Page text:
Vanguard October 2014 p. 8
This time last year despair was growing in NSW TAFE colleges. Sackings, course and college closures, fee hikes and rampant privatisation were taking a heavy psychological toll.
1200 TAFE staff positions have disappeared in a year. And the 'Smart and Skilled' agenda that decimated TAFE in Victoria and South Australia (where it is called ‘Skills for All’) isn't due in NSW till 2015!
'Smart and Skilled', with bipartisan support, emerged under Labor. Now in Victoria only 27 per cent of non-university higher education is offered by TAFE.
According to former senior Victorian TAFE executive, Virginia Simmons, the resulting corporate bonanza led to over-servicing, “a scandalous waste of government money, in the order of $200 million”. (The Australian, September 15)
She cites aged or disability care with 18,800 enrolments, equivalent to half the total numbers of workers in the entire industry and nine times the annual intake of new employees, as just one example.
Ms Simmons said that “as a result of this use of the training market for profit-making purposes, expensive, resource-intensive and technical training was being pushed onto TAFEs as for-profit colleges colonised low-cost areas such as transport, warehousing, retail and administration.”
In a happy coincidence for capitalism, flooding markets with potential workers also drives down the price of labour power, increasing profits proportionally.
Market led recovery
But in NSW, TAFE teachers have had time to organise, and the mood is gradually shifting.
Maxine Sharkey, who heads the NSW Teachers Federation TAFE section, says of her organisers and activists, “I have to tell them to take a day off. They work seven days a week, long hours. I've told them they have to take a week's holiday, because they refuse to take two.”
The song “I've been everywhere man” was clearly written in anticipation of Maxine's mob. Every market in NSW sees a TAFE crew arrive with their stall and information. Maxine reckons she should be paid a markets' allowance. “I've bought so many handmade soaps and bottles of olive oil when I've been talking to stall holders and asking them to sign our petition.”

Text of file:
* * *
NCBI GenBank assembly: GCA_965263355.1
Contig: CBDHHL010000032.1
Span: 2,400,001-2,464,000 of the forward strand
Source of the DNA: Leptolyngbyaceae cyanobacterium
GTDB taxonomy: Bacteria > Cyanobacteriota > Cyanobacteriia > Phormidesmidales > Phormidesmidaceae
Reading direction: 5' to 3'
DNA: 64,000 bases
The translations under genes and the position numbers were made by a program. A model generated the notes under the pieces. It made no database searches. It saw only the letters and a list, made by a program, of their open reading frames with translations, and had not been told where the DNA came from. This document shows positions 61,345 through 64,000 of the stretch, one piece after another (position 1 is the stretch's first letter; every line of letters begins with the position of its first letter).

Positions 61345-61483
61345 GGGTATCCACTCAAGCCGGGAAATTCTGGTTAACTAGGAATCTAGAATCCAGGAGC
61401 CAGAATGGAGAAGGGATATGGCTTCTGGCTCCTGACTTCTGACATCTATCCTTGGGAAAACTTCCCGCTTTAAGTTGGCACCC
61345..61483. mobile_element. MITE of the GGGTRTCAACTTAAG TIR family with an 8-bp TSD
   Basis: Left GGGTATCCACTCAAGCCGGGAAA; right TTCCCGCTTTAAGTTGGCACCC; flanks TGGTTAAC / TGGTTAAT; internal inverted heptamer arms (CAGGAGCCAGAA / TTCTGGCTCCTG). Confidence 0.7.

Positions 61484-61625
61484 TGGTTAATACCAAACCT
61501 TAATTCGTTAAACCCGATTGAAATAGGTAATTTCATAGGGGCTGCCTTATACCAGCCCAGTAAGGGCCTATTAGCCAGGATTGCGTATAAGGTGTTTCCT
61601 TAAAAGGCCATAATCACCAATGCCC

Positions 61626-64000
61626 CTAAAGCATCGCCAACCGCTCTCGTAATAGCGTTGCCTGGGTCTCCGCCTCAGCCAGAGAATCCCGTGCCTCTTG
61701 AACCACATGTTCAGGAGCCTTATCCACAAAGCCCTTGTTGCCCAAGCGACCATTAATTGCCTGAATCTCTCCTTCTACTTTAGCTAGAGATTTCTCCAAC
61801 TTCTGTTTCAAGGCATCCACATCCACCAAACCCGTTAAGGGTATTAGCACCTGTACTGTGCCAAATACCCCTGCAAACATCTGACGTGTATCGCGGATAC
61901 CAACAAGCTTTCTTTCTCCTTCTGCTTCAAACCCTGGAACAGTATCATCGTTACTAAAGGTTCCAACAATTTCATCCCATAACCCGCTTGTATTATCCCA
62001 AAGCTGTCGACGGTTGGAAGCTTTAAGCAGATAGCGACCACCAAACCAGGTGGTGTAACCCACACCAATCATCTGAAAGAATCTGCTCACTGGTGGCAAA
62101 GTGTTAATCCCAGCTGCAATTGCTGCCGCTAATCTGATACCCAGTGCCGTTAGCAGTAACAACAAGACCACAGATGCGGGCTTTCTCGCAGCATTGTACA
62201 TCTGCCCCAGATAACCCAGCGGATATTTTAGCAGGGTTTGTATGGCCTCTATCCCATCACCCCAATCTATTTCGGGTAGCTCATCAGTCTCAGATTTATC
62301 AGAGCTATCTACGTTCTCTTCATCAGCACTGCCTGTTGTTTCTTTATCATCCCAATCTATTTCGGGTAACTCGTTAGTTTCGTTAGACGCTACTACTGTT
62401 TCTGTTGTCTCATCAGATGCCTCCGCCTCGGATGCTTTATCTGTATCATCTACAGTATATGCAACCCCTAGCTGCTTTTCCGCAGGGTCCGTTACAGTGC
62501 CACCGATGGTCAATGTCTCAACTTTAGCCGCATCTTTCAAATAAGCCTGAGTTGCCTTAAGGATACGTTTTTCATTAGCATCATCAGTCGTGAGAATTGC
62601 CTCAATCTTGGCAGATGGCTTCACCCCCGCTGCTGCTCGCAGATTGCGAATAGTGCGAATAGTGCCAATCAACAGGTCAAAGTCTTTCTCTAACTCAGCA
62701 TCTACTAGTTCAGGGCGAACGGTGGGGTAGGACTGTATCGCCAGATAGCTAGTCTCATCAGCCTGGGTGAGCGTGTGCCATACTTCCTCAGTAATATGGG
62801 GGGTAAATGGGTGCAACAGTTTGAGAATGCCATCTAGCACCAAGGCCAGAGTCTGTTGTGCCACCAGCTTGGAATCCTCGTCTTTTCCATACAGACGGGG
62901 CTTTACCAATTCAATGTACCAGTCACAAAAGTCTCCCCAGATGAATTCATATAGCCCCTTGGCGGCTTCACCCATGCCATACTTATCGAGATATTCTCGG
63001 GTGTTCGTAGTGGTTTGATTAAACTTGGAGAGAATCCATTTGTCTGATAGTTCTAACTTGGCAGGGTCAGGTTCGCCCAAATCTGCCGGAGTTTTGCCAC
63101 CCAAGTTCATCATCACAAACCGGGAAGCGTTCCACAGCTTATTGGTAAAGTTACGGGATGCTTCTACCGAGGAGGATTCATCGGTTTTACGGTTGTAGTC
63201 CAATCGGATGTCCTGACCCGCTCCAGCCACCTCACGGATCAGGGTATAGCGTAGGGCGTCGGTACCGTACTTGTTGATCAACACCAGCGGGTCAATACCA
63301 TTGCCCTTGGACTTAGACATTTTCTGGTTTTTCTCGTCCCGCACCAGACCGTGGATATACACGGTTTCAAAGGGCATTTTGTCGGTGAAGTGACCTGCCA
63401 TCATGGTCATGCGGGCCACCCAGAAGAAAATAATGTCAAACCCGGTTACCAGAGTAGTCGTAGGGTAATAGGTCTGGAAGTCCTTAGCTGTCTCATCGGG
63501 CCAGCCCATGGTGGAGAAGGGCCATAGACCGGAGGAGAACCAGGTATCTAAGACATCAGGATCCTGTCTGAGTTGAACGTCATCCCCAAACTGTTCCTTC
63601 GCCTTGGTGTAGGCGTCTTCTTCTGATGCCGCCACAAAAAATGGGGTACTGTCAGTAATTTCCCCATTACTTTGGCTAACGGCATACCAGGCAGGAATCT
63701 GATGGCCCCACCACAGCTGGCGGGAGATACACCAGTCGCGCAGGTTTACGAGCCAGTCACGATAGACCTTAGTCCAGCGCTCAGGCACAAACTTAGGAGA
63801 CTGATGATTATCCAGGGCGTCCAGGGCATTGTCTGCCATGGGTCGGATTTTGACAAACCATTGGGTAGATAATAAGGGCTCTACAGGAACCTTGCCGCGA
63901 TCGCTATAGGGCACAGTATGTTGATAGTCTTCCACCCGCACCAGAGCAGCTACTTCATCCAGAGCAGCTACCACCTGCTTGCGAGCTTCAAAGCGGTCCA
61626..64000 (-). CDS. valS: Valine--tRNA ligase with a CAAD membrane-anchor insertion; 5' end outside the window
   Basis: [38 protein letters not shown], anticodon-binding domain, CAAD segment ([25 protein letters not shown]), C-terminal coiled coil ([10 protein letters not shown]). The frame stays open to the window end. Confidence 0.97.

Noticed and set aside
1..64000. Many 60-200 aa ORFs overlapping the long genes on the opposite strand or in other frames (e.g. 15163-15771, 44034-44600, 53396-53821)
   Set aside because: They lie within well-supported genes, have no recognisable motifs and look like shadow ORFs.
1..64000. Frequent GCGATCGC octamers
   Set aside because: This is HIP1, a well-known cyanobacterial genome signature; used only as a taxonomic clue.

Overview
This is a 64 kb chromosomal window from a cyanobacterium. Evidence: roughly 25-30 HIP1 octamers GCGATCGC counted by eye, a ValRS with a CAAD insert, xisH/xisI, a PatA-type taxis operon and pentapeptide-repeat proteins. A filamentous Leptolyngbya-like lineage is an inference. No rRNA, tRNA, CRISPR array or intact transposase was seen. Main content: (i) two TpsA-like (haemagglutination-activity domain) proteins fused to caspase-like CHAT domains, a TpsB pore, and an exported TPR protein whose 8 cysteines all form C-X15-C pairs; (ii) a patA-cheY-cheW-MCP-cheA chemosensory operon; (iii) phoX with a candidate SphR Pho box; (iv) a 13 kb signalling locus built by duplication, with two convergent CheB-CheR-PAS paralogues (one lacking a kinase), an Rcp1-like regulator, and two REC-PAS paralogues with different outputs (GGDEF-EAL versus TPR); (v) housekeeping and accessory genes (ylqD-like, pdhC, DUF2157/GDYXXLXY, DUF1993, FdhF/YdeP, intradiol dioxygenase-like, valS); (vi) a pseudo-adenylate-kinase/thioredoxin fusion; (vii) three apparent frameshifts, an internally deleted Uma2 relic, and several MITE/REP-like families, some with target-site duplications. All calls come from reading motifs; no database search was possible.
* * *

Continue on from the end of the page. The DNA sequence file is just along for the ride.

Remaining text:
From the Big Day Out to local forums engendering wide publicity or hounding Premier Baird in local shopping centres, it's been non-stop. There have been 42 stalls or protests since last September. But smaller events in schools and TAFEs, plus National TAFE Day in June and September's 'Do Your Block for TAFE' week of local leafleting, spread the message even further.
Behind the scenes work supporting members has engendered hope and greater commitment to repay that support by campaigning.
Taking on corporate giants
On July 15 Federation organiser Kathy Nicholson posted on Facebook, “John Robertson ALP Opposition leader visited Meadowbank TAFE this morning with the Ryde ALP candidate Jerome Laxale. John did his electrical apprenticeship at Meadowbank. He categorically stated today that if Labor is returned at March 2015 NSW election Labor will cancel Smart and Skilled and end the privatisation and destruction of TAFE.”
While getting a politician to make a promise before an election might seem easy, breaking bipartisan support for the dismemberment of TAFE has been a huge achievement.
The union believes there's massive opposition to the corporate takeover of TAFE. Polling, using the ALP's preferred company, will deliver the proof and hammer details into Robertson's promise. But if struggle dies down corporations will cannibalise TAFE. They run our country, no matter which party has the parliamentary numbers. Getting anything out of them requires skill in mobilising people.
It also raises the question, is this the way things have to be? Is the constant battle of capitalism as good as it gets? Or do we need an alternative?